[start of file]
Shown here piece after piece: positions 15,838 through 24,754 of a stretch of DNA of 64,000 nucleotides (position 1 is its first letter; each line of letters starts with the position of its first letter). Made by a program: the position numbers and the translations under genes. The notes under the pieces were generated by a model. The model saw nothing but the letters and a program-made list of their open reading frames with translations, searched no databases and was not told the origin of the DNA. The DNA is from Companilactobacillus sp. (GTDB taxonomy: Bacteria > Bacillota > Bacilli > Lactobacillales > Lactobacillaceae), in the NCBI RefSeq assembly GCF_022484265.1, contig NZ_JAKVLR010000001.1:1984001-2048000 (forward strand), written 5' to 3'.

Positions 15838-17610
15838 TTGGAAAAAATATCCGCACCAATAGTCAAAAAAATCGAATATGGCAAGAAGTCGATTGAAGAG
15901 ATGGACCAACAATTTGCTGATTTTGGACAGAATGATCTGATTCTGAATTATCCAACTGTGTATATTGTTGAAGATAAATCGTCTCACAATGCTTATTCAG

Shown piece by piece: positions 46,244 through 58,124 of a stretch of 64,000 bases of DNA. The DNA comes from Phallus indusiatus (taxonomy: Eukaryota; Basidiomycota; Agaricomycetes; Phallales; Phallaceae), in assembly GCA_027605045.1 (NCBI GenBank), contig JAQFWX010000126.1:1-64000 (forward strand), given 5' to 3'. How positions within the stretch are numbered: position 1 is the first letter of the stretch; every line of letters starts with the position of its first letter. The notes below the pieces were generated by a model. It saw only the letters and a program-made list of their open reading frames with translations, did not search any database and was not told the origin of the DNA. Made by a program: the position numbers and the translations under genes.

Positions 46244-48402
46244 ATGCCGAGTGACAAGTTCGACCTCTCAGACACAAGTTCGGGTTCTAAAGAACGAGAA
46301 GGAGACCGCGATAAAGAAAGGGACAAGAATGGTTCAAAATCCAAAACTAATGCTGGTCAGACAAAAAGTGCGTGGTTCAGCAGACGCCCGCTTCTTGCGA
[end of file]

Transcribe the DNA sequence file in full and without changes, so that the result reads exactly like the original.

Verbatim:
Shown here piece after piece: positions 15,838 through 24,754 of a stretch of DNA of 64,000 nucleotides (position 1 is its first letter; each line of letters starts with the position of its first letter). Made by a program: the position numbers and the translations under genes. The notes under the pieces were generated by a model. The model saw nothing but the letters and a program-made list of their open reading frames with translations, searched no databases and was not told the origin of the DNA. The DNA is from Companilactobacillus sp. (GTDB taxonomy: Bacteria > Bacillota > Bacilli > Lactobacillales > Lactobacillaceae), in the NCBI RefSeq assembly GCF_022484265.1, contig NZ_JAKVLR010000001.1:1984001-2048000 (forward strand), written 5' to 3'.

Positions 15838-17610
15838 TTGGAAAAAATATCCGCACCAATAGTCAAAAAAATCGAATATGGCAAGAAGTCGATTGAAGAG
15901 ATGGACCAACAATTTGCTGATTTTGGACAGAATGATCTGATTCTGAATTATCCAACTGTGTATATTGTTGAAGATAAATCGTCTCACAATGCTTATTCAG

Shown piece by piece: positions 46,244 through 58,124 of a stretch of 64,000 bases of DNA. The DNA comes from Phallus indusiatus (taxonomy: Eukaryota; Basidiomycota; Agaricomycetes; Phallales; Phallaceae), in assembly GCA_027605045.1 (NCBI GenBank), contig JAQFWX010000126.1:1-64000 (forward strand), given 5' to 3'. How positions within the stretch are numbered: position 1 is the first letter of the stretch; every line of letters starts with the position of its first letter. The notes below the pieces were generated by a model. It saw only the letters and a program-made list of their open reading frames with translations, did not search any database and was not told the origin of the DNA. Made by a program: the position numbers and the translations under genes.

Positions 46244-48402
46244 ATGCCGAGTGACAAGTTCGACCTCTCAGACACAAGTTCGGGTTCTAAAGAACGAGAA
46301 GGAGACCGCGATAAAGAAAGGGACAAGAATGGTTCAAAATCCAAAACTAATGCTGGTCAGACAAAAAGTGCGTGGTTCAGCAGACGCCCGCTTCTTGCGA